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Thursday, 16 February 2012

Task Types and Team-Level Attributes

Synthesis of Team Classification Literature

  1. Jessica L. Wildman1
  2. Amanda L. Thayer1
  3. Michael A. Rosen2
  4. Eduardo Salas1
  5. John E. Mathieu3
  6. Sara R. Rayne4
  1. 1University of Central Florida, Orlando, FL, USA
  2. 2Johns Hopkins University School of Medicine, Baltimore, MD, USA
  3. 3University of Connecticut, Storrs, CT, USA
  4. 4FedEx Corporate Services, Memphis, TN, USA
  1. Eduardo Salas, University of Central Florida, Institute for Simulation and Training, 3100 Technology Parkway, Orlando, FL 32826, USA Email: esalas@ist.ucf.edu

Abstract

Within team research, there is no shortage of literature classifying teams. However, the team taxonomic literature suffers from a few limitations. First, many taxonomies claim to classify teams into mutually exclusive classes, yet when examined closely, are not. Second, some of the most well-known taxonomies are descriptive of various tasks teams engage in, but not of the holistic team-level properties that define different types of teams. A clear understanding of both is necessary if human resource development (HRD) professionals are to develop and train different teams effectively. Therefore, the purpose of the current article is twofold: to present an integrative taxonomy of task types and a set of team-level characteristics that have been carefully synthesized from the prior literature and to explain how these tools can be used in conjunction to inform team-oriented HRD research and practice.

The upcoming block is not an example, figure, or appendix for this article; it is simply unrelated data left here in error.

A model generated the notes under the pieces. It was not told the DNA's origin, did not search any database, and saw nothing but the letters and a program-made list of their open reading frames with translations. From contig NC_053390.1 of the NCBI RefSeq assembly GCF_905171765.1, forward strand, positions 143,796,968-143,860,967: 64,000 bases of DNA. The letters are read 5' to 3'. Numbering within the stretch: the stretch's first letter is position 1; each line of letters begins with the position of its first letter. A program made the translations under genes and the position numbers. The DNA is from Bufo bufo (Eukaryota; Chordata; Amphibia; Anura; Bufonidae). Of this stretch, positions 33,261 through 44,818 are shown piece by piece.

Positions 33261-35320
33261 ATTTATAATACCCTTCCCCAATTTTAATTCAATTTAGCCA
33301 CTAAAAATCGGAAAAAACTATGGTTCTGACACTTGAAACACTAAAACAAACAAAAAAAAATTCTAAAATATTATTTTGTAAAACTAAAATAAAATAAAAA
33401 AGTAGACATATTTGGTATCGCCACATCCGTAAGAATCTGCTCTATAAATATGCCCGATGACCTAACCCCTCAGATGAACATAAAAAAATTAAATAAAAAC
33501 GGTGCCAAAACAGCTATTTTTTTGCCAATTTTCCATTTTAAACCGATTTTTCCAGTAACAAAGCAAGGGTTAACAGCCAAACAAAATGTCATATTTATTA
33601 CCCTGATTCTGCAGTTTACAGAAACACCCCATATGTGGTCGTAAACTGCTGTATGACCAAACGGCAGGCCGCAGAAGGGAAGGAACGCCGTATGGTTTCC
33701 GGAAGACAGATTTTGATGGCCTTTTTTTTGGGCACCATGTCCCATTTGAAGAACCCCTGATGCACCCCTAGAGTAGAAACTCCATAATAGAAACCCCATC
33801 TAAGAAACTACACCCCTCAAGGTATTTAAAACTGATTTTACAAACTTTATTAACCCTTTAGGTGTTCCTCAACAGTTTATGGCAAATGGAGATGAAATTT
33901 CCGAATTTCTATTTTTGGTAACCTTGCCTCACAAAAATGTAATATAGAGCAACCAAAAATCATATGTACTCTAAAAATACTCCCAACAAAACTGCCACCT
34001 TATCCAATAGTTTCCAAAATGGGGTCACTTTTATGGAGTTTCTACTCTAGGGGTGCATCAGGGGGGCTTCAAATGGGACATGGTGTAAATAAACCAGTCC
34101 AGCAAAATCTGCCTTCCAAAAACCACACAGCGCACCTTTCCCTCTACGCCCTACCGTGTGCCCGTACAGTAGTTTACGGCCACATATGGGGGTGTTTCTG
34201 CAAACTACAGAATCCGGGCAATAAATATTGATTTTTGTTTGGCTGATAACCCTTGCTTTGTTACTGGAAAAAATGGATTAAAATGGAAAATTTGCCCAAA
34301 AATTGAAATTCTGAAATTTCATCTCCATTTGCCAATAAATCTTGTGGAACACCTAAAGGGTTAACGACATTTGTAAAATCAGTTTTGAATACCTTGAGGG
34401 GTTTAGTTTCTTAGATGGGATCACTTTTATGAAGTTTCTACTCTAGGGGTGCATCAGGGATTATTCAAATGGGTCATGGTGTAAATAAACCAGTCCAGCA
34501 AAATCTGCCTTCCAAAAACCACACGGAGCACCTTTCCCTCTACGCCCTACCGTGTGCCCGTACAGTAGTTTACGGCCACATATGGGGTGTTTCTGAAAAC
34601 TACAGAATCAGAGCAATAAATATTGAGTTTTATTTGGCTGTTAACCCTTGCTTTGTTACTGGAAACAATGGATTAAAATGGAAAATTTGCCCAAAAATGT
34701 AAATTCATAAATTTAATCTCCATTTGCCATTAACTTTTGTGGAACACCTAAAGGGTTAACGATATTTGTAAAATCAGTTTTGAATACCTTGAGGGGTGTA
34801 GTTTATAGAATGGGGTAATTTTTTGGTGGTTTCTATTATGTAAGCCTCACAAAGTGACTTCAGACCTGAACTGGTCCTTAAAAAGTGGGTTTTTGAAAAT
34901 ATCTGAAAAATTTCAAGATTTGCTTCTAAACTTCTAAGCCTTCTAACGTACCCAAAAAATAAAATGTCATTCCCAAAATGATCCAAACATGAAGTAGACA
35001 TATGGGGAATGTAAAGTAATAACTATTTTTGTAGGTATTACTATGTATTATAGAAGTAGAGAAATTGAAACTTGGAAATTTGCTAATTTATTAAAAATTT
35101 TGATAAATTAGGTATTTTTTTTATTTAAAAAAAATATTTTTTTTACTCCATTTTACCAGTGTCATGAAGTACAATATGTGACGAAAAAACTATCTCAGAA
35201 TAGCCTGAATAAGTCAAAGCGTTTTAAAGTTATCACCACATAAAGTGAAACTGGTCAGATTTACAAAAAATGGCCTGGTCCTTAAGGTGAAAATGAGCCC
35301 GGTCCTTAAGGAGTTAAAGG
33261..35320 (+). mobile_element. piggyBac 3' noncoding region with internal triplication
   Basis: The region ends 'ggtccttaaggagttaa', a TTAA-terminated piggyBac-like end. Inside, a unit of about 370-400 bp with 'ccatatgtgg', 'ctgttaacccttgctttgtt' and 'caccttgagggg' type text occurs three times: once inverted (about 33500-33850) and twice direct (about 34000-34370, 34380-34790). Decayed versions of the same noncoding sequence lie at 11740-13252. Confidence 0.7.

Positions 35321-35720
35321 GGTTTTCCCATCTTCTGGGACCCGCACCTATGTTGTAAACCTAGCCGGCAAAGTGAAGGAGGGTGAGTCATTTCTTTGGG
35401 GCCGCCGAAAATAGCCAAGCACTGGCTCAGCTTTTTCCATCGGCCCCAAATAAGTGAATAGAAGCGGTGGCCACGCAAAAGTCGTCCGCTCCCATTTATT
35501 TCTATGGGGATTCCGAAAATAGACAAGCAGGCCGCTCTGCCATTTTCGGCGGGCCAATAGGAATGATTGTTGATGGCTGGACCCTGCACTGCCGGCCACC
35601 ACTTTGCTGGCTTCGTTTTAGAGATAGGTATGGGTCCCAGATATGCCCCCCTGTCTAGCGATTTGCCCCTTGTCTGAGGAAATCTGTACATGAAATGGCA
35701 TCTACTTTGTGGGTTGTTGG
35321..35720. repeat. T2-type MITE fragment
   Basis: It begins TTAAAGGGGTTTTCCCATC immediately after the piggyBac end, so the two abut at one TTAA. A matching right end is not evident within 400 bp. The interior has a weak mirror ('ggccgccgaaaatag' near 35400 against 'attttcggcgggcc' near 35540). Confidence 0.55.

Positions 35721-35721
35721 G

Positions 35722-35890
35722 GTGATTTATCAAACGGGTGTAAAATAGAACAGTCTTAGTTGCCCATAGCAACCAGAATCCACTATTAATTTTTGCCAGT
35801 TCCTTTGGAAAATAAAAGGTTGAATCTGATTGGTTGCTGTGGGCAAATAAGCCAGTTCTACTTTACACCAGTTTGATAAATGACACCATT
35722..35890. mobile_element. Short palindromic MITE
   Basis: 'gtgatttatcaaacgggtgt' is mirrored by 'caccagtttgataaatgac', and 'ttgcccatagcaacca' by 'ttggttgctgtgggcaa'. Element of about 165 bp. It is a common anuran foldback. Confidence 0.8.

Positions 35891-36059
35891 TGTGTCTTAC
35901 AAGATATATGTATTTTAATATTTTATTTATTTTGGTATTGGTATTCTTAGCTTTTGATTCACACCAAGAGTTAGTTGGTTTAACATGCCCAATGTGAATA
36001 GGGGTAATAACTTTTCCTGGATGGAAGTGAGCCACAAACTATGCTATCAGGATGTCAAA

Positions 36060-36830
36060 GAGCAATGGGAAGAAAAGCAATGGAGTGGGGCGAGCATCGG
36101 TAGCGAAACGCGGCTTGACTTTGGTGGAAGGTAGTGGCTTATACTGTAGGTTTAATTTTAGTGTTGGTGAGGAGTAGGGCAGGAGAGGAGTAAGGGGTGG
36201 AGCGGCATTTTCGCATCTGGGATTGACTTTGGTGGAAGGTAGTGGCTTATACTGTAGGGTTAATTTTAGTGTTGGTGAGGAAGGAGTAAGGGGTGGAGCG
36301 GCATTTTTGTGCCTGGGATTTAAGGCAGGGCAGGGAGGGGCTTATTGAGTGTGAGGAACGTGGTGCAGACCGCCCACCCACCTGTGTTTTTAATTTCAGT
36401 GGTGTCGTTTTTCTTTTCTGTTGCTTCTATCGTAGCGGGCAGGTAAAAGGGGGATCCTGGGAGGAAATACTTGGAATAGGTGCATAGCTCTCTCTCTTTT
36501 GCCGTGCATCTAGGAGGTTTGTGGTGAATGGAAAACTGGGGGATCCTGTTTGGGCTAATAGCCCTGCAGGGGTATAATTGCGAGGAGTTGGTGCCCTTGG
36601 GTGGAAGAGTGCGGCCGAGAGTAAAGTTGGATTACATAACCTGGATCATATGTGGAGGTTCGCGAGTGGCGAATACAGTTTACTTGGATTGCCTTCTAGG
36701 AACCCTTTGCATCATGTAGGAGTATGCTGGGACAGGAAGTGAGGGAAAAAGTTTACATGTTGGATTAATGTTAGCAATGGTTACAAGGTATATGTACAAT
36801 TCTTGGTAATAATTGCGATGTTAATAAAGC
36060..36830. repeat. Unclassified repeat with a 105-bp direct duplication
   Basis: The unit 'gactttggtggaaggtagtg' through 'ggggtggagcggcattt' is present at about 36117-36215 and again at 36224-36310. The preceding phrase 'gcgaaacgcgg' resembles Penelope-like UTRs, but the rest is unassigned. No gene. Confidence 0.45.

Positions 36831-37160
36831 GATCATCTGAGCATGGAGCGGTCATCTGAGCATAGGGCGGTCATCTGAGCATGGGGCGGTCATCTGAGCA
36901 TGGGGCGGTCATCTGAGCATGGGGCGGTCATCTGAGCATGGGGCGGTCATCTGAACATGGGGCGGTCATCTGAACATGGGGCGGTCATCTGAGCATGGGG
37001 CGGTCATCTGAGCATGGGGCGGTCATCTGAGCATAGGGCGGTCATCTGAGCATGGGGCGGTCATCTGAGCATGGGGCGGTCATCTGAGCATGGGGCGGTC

Task Types and Team-Level Attributes

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